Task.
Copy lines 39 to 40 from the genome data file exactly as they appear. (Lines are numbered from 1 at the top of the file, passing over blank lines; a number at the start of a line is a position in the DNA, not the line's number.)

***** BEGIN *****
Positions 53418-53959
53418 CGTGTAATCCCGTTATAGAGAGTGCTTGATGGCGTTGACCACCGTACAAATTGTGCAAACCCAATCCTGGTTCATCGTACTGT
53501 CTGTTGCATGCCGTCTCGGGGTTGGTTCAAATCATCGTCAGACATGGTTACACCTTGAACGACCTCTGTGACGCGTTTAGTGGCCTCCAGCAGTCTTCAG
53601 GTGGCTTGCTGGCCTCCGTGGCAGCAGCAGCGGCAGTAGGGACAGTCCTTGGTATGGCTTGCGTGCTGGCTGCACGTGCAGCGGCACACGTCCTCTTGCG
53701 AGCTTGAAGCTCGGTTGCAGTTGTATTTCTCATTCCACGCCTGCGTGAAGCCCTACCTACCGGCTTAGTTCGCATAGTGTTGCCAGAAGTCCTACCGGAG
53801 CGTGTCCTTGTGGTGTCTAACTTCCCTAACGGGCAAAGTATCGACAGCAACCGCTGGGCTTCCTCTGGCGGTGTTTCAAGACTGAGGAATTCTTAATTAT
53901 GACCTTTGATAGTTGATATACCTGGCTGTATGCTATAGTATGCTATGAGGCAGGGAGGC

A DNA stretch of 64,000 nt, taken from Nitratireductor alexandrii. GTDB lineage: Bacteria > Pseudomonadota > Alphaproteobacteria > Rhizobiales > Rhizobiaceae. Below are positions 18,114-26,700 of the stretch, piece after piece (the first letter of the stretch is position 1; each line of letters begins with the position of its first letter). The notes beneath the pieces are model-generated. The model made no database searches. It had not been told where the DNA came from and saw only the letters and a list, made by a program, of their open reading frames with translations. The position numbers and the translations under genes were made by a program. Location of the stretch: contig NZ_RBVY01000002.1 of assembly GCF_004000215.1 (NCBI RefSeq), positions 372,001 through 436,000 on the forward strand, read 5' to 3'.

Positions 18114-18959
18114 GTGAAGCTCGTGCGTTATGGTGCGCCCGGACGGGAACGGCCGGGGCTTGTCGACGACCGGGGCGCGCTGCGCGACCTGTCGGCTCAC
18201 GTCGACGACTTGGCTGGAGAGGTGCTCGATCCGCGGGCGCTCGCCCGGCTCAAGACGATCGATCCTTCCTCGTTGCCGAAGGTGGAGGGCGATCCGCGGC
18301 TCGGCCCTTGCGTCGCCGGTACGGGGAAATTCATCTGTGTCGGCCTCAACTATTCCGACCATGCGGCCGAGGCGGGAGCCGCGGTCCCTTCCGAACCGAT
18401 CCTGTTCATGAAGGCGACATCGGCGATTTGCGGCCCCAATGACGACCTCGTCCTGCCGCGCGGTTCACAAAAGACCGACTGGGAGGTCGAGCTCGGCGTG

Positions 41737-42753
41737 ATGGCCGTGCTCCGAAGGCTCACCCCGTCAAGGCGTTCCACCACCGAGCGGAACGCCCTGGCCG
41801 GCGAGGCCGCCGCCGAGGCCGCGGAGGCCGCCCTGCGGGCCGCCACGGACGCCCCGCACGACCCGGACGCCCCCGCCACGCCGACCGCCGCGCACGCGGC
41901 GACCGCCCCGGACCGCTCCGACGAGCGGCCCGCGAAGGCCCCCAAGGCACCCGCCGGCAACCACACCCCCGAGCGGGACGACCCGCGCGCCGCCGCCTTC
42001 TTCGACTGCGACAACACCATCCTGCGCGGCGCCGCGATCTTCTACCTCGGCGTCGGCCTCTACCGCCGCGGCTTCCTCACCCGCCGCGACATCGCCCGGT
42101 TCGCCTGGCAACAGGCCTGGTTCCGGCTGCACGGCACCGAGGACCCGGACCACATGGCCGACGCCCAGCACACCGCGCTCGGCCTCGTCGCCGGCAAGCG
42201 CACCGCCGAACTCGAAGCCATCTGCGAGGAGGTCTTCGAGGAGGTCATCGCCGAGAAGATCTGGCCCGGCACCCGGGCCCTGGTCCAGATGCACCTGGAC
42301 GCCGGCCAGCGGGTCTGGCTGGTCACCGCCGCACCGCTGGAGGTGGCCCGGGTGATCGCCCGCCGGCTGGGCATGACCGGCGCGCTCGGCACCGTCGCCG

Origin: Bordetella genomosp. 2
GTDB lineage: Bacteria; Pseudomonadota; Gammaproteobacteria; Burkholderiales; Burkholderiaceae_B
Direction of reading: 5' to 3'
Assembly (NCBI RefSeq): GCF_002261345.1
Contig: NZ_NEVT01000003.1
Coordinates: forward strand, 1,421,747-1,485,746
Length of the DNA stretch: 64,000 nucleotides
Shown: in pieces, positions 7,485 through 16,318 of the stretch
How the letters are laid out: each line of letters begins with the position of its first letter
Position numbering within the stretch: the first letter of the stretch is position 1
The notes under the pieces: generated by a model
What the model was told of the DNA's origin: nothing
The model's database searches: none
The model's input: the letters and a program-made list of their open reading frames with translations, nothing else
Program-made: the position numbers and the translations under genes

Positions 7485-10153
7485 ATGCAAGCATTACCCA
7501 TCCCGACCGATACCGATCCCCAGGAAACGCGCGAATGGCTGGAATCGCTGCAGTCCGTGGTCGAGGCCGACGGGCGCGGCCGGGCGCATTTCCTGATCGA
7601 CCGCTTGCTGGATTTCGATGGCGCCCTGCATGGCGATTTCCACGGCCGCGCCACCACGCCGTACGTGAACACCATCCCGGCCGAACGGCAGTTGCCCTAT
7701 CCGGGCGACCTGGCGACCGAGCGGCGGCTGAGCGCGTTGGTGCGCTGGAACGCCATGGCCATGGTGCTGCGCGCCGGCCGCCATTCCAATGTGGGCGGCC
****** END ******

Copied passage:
7501 TCCCGACCGATACCGATCCCCAGGAAACGCGCGAATGGCTGGAATCGCTGCAGTCCGTGGTCGAGGCCGACGGGCGCGGCCGGGCGCATTTCCTGATCGA
7601 CCGCTTGCTGGATTTCGATGGCGCCCTGCATGGCGATTTCCACGGCCGCGCCACCACGCCGTACGTGAACACCATCCCGGCCGAACGGCAGTTGCCCTAT